Alex O'Brien

Travel Tips

6 golden rules to keep your smartphone safe while travelling

6 golden rules to keep your smartphone safe while travelling

New technology means you have to think about a whole new kind of theft while on the road – the information stored on your smartphone.

1. Be careful of public Wi-Fi

Data usage can be a huge expense when travelling, so it’s always nice to see a free Wi-Fi network that doesn’t require a password pop up on your phone. Before you log on, keep in mind that these networks are accessible to everyone – including the bad guys who will try to hack into your phone. Try to use encrypted networks that require a log in as these can provide a higher level of security.

2. Turn off Bluetooth pairings

Bluetooth provides another avenue for hackers to access your phone. Switch your Bluetooth settings to ‘non-discoverable’, which means that any other devices around you won’t be able to see you. If you see a request for pairing come up from an unknown device, always reject it.

3. Don’t save your important details

It can be much easier to save your passwords or even credit card details on your phone so you don’t have to reenter them every time. But using the autofill feature means that if someone does manage to hack your phone, they have all of your details ready to go.

4. Keep your device up to date

Make sure that your phone is operating on the latest software update. These will generally include the best security settings to protect you from unsafe networks. If you’re really worried, you can install a third party security app that will act like virus protection software on your computer. This can be useful if you’re travelling in a country where malware is especially prevalent, like China or Russia.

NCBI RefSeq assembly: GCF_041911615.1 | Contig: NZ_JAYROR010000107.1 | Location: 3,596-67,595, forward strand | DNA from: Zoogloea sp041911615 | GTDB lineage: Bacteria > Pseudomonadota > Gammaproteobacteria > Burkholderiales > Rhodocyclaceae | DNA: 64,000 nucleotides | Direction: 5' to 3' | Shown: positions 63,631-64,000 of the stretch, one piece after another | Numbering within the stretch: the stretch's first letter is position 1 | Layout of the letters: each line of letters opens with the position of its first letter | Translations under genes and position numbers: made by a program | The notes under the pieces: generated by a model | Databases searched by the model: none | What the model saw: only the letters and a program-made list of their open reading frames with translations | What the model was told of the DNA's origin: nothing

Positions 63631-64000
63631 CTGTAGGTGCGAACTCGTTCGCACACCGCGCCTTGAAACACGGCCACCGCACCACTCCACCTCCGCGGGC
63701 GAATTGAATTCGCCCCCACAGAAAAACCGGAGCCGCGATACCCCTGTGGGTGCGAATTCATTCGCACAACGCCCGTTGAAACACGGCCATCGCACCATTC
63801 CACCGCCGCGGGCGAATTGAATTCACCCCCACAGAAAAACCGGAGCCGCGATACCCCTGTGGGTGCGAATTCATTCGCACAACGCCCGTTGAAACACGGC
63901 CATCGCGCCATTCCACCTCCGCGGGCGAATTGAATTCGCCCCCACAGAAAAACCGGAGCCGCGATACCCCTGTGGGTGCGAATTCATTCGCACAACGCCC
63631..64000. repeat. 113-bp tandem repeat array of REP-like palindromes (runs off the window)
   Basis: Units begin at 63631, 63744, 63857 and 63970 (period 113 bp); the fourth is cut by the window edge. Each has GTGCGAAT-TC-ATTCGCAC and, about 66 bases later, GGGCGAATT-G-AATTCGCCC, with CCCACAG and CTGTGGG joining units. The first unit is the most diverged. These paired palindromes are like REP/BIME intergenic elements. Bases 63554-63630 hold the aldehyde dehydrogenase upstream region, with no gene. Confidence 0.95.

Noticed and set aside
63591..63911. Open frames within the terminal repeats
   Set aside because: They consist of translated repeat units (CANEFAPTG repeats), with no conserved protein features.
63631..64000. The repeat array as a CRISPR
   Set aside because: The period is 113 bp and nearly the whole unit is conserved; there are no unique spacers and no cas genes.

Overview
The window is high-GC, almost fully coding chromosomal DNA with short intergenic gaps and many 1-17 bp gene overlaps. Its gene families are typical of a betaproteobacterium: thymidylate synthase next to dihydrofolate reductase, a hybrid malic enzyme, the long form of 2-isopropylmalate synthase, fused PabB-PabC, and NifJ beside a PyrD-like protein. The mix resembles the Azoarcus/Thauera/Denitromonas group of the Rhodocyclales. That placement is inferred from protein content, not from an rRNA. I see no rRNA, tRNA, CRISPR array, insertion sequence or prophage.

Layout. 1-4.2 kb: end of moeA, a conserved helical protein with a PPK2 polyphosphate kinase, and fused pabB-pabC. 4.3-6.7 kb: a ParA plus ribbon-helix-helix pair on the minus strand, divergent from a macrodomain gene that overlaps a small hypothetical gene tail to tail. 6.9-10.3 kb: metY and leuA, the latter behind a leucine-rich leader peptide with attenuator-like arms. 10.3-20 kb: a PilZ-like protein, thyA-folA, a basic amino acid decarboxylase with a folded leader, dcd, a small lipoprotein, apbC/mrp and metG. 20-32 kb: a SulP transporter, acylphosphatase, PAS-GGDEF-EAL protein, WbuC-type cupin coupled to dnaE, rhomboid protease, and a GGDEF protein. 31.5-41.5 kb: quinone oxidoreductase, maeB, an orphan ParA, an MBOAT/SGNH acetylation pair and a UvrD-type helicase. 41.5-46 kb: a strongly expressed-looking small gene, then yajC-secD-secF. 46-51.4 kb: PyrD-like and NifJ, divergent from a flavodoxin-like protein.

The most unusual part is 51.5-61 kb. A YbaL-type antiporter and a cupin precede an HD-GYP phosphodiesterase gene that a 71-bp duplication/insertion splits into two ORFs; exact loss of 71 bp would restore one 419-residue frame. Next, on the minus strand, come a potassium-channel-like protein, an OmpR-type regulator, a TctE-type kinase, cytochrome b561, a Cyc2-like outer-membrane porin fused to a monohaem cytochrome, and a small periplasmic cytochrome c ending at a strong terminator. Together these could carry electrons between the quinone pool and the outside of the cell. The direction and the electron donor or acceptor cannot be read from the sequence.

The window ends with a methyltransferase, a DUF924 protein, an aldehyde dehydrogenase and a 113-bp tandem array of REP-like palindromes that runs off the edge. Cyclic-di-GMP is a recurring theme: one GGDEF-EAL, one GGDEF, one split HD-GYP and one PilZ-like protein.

5. Resist the urge to click

One of the most common ways that malware gets into your phone is because you invite it. If you’re browsing the web or using a new app, be wary of pop ups that ask you to click to continue or to agree to terms. A good rule of thumb is if you see anything you don’t trust come onto your screen, close the application immediately.

6. Secure the device itself

Your data is also in danger if you lose or someone steals the phone itself. This little device can give them access to just about everything you use, from your email to social media and even things like bank accounts. Make sure your phone always requires a PIN to unlock or some will even let you use a fingerprint.

Do you generally take your smartphone on holidays, and what measures do you take to ensure its safe? Do you think it’s worth having on your trip?

Share your thoughts in the comments.

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